The usual suspects are circulating a list of signatories condemning Bill Leak’s “racist cartoon”. The full list is here. Ten we have the statement:
We are journalists, writers, photographers, artists, publishers and others who work in the media and communications industries. Signatories also include journalism, media and communications researchers and academics. We condemn The Australian’s publication of Bill Leak’s racist cartoon. Racism damages the health and wellbeing of those it targets. We acknowledge that the media industry has a long history of perpetuating harmful and racist stereotypes of Aboriginal and Torres Strait Islander people, and that it is well past time that this stops. We urge the editorial leadership of all Australian media to reflect on the hurt and distress all racial stereotyping causes and to eliminate it from our news and current affairs media.
Now what is very interesting is that the signatories are all passing themselves off as being creative types. Perhaps they are – yet I only recognised four names on that list. Creative types tend to be subversive. They question society, they make us uncomfortable, they perform the role of the court fool in medieval times. Those Cats who are familiar with authoritarian society will know the role subversive humour plays in those societies.
In Australia – hardly an authoritarian society, but under increasing pressure to become such a society* – artistic and creative types are given a lot of latitude because we understand the importance of introspection, the value of having a class (terrible connotations there) of individuals who exist to point out our failings, our hypocrisy, and question our implicit assumptions.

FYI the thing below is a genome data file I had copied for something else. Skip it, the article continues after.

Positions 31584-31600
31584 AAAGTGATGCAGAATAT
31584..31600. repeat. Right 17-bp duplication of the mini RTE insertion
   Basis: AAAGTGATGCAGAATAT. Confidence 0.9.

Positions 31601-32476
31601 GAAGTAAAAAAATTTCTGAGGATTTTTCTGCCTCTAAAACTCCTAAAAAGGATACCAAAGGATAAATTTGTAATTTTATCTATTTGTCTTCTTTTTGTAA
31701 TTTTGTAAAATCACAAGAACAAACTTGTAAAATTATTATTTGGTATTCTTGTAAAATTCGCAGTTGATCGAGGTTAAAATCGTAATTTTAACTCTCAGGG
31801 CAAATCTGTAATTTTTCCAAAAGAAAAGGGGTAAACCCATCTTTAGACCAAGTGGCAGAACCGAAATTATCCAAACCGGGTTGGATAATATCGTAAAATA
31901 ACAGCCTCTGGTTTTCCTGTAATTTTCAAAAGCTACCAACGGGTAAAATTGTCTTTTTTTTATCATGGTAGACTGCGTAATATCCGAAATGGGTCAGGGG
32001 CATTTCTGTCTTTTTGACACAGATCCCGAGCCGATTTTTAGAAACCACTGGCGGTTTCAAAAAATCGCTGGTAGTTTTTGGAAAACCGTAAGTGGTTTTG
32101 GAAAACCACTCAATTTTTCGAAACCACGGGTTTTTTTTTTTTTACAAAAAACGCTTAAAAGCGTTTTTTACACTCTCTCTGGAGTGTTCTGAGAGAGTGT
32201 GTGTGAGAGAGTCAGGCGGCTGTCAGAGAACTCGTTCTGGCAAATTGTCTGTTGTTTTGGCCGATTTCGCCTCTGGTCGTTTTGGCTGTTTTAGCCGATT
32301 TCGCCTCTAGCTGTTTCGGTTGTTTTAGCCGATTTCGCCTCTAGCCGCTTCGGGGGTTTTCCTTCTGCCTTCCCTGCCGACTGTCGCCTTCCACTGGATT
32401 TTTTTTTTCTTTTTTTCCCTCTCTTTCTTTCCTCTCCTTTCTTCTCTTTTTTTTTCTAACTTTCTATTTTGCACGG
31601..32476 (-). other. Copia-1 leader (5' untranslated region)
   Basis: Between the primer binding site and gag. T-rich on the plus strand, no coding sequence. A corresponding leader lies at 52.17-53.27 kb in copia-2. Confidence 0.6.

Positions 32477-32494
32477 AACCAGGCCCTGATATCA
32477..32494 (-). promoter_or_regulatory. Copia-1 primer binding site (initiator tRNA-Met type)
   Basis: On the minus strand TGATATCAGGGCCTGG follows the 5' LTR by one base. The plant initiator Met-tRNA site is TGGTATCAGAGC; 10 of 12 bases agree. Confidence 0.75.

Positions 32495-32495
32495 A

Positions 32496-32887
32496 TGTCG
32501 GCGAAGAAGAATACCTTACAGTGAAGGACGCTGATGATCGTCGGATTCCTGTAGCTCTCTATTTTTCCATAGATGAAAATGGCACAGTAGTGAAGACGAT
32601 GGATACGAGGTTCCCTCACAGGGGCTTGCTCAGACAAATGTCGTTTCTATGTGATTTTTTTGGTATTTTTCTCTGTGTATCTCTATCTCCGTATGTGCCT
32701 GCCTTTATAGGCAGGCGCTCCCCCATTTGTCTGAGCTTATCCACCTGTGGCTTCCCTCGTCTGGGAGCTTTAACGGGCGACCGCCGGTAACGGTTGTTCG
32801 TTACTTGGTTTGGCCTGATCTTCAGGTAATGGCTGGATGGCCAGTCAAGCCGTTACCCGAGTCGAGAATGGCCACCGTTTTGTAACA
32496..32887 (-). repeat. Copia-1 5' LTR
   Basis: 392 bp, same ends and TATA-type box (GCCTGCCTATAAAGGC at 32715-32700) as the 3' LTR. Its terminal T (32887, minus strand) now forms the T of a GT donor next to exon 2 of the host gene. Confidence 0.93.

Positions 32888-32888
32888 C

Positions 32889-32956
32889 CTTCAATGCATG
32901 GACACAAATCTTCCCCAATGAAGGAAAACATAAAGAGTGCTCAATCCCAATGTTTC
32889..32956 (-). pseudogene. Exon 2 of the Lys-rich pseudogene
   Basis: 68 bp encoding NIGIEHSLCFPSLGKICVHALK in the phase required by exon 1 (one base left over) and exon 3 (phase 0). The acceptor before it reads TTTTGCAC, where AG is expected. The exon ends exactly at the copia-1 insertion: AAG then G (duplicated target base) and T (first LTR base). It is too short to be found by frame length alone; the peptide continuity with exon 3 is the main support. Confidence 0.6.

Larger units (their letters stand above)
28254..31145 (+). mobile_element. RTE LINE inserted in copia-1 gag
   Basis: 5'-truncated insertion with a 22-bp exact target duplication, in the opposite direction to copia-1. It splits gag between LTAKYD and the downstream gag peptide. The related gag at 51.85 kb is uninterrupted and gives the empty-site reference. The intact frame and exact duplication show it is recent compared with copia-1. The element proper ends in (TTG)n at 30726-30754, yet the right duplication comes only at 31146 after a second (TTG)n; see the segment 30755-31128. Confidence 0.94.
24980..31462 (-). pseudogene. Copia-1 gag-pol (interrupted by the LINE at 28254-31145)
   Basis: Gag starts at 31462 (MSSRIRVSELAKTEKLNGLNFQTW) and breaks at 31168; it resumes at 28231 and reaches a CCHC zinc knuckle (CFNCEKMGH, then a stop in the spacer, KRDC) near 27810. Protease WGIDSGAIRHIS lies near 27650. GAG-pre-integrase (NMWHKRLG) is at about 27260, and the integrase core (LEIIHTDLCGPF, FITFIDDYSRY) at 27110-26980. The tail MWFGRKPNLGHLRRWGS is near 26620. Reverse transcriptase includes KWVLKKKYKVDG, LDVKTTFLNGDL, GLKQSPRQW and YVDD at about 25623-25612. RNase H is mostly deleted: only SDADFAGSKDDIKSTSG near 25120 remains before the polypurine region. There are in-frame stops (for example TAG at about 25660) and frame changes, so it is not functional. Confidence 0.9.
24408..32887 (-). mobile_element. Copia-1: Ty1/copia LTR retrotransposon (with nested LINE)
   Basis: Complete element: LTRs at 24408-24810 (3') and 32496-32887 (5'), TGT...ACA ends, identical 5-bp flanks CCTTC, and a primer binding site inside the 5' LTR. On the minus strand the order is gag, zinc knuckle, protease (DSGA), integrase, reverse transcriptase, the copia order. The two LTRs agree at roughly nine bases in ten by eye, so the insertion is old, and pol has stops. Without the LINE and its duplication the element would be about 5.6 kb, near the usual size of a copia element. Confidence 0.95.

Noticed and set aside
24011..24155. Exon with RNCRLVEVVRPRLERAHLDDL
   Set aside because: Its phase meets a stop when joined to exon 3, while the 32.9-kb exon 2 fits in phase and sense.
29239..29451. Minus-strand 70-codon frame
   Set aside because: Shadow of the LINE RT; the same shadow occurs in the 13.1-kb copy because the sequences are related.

Yet here we find creative types siding with the state against one of their own. If they were to argue that Leak’s cartoon was not funny that would be one thing (and would fail the “so what” question) – but censored is quite another. What do they think happens to artistic freedom in authoritarian society? If cartoonists are targeted, poets, comedians, journalists, and “writers” cannot be far behind. As it is we have already seen a journalist targeted by anti-free speech legislation and a judge deliberately construct his judgement to circumvent the explicit protections written into the law to protect journalists from such actions.
* If you haven’t already done so you should read Michael Oakeshott’s essay “The Masses in Representative Democracy.